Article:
Inheritance Tax Planning

Inheritance Tax Planning

Since 2012, we have identified a lack of awareness in the area of Gift and Inheritance Tax. The 2012 Budget reduced thresholds to an all-time low and as a direct result Inheritance Tax is no longer a problem only for the wealthy of Irish Society, it is also a potential problem for middle class Ireland.

Therefore, the importance of planning ahead for projected Capital Acquisition Tax should be very high on your agenda.

The fact that the rate of Capital Acquisition Tax has increased from 20% in 2008 to 33% presently and that the Group 1 Threshold (Parent to Child) has reduced from €521,208 in 2008 to €380,000 currently is certainly capturing the attention of many people (as of October 2015).

There are of course certain reliefs and exemptions available such as Business Relief, Agricultural Relief and Family Home Relief but even taking these exemptions and reliefs into the equation, there would still be a significant Inheritance Tax liability in some cases.

Tax is a complicated subject. It is highly recommended that you should discuss your personal situation and the likely effect inheritance and gift tax will have on your plans with your Accountant/Tax Advisor.

Life Assurance Section72 Relief
To encourage people to plan ahead and to have cash available to pay Inheritance Tax when they die, relief is available on certain life assurance plans.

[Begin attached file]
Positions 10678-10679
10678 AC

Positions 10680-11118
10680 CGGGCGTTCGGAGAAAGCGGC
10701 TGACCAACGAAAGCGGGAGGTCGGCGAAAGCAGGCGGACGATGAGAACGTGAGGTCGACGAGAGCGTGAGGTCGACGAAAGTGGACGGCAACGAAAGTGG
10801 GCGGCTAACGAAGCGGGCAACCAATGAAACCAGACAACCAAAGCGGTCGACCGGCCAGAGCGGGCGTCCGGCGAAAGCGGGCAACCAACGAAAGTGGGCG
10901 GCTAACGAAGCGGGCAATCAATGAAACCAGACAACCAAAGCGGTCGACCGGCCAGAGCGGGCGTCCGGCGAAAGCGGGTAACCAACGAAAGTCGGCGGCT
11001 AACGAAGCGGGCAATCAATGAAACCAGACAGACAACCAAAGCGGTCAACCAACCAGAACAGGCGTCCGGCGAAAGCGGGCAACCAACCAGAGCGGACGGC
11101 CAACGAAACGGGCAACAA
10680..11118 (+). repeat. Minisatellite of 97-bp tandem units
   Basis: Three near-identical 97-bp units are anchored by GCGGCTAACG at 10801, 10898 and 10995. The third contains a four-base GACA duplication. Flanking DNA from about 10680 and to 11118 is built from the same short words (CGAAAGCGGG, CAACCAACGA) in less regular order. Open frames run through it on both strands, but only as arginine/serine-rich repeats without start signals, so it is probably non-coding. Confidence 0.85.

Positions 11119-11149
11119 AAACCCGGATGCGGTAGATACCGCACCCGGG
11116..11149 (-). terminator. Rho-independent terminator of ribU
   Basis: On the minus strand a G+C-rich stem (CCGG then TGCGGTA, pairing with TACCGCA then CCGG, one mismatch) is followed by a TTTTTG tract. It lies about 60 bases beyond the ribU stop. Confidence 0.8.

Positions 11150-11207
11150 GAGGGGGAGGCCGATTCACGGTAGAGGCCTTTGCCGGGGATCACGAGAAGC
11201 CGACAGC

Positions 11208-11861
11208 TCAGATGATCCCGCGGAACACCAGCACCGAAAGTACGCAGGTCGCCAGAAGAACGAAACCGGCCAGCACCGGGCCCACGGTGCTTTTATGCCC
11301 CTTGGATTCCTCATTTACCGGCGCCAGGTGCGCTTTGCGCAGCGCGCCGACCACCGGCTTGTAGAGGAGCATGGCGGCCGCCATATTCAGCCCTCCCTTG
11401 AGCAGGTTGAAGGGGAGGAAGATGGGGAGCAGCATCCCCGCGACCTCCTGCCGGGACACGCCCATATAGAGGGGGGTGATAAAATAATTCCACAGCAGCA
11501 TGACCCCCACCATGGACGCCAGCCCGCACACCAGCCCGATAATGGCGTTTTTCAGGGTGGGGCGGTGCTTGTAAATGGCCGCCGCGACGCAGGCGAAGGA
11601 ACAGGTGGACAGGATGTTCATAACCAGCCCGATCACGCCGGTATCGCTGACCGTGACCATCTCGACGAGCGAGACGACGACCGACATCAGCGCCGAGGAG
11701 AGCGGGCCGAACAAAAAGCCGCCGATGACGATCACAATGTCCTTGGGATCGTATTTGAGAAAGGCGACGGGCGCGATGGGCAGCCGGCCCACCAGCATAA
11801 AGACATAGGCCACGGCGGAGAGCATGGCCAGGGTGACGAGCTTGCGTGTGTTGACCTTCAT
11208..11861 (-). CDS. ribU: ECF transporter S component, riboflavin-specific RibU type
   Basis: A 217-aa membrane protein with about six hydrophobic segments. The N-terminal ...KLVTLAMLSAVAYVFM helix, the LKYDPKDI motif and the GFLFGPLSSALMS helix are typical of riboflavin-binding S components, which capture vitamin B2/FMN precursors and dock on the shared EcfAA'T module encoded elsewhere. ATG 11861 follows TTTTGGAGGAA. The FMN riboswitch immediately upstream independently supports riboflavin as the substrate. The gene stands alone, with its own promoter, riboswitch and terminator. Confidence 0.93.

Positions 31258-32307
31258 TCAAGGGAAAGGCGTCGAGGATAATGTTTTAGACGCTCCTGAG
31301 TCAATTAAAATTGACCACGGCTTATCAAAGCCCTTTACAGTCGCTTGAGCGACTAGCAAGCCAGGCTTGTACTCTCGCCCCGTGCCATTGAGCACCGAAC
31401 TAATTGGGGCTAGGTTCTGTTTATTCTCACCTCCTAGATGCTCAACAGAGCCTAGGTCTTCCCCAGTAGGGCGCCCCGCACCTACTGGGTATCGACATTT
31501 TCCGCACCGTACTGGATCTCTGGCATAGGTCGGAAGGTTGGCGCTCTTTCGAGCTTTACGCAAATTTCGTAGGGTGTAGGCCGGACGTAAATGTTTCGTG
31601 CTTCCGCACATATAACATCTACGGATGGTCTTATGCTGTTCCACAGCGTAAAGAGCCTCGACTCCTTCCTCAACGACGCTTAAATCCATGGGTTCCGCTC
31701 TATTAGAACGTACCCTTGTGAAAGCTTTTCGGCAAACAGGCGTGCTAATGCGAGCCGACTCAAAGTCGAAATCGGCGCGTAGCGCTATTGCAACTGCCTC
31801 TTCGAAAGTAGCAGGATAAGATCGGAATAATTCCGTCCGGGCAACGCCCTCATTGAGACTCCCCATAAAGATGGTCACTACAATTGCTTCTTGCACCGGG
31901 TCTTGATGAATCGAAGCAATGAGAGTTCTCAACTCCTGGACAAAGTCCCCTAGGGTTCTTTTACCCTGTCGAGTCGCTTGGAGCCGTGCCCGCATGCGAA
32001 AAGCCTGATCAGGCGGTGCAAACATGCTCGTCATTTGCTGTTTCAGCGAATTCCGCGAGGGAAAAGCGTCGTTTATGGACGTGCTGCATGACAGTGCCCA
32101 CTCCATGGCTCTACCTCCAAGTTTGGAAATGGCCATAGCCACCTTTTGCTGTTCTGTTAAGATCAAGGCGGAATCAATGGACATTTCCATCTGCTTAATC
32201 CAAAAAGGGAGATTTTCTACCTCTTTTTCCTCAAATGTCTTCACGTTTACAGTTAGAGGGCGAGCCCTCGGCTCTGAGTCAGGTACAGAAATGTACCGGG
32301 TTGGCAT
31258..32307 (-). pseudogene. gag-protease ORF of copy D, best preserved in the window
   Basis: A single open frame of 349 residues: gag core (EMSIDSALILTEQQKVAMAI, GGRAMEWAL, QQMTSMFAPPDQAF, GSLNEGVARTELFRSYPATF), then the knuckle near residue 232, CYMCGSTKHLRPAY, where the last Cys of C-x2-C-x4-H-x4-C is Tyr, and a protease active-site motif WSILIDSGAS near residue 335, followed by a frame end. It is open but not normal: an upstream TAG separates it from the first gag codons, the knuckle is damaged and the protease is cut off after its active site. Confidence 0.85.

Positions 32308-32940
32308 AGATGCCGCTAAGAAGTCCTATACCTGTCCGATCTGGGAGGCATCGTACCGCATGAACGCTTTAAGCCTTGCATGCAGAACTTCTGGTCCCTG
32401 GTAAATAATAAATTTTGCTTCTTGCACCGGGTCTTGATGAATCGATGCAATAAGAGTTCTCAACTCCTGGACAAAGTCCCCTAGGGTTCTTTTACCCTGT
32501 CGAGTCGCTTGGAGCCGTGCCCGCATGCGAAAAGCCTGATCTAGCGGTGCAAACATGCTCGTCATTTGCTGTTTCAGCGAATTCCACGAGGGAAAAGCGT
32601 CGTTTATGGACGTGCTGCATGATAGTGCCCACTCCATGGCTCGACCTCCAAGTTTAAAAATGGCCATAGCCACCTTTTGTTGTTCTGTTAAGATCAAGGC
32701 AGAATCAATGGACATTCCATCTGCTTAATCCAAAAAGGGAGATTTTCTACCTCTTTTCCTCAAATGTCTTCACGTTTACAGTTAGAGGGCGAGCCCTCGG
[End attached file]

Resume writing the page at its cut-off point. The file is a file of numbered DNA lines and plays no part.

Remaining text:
This relief was introduced by Sect. 60, of the 1985 Finance Act to allow people to plan for the payment in a tax efficient manner. The legislation is now contained in Sect. 72 of the CAT Consolidation Act 2003. The Relief provides that where a life assurance policy is put in place to provide for the payment of Inheritance Tax, Revenue will not seek to tax the proceeds as long as the money is used to pay Inheritance Tax arising on the death of the lives assured under the policy, provided certain conditions are met.

A policy effected under Sect. 72 CAT Consolidation Act 2003 effectively gives you an option – rather than letting Tax legislation decide how your estate will be distributed – you can pass on your assets in the way you wish – and plan for the tax consequences.

Small Gift Exemption: Capital Acquisition Tax/Gift Tax legislation allows for an exemption from Gift Tax for the first €3,000 of any gift taken by a beneficiary from any one ‘donor’. The €3,000 is an annual limit.

What this means is that a beneficiary can receive up to €3,000 tax free in any one year from any donor or even multiple donors, and this gift will not impact on their appropriate group tax free threshold.

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